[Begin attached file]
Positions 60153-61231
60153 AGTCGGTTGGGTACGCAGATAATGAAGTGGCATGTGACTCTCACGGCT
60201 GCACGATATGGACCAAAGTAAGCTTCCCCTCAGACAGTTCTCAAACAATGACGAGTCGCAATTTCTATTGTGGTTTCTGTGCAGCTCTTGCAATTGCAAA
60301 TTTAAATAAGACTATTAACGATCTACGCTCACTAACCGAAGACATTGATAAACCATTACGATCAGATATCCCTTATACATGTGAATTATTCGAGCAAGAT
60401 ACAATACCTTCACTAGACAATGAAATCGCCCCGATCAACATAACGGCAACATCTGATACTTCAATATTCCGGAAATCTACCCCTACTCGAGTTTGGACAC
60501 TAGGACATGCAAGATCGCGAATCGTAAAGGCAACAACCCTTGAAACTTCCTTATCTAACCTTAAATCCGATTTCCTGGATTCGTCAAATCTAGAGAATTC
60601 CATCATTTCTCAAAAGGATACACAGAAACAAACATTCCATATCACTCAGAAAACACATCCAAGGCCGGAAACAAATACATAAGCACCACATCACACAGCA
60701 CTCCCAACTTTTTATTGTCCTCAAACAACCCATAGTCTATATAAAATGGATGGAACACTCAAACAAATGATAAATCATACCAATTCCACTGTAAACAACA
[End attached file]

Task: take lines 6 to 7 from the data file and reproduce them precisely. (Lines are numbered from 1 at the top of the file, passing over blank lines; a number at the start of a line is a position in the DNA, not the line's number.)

60501 TAGGACATGCAAGATCGCGAATCGTAAAGGCAACAACCCTTGAAACTTCCTTATCTAACCTTAAATCCGATTTCCTGGATTCGTCAAATCTAGAGAATTC
60601 CATCATTTCTCAAAAGGATACACAGAAACAAACATTCCATATCACTCAGAAAACACATCCAAGGCCGGAAACAAATACATAAGCACCACATCACACAGCA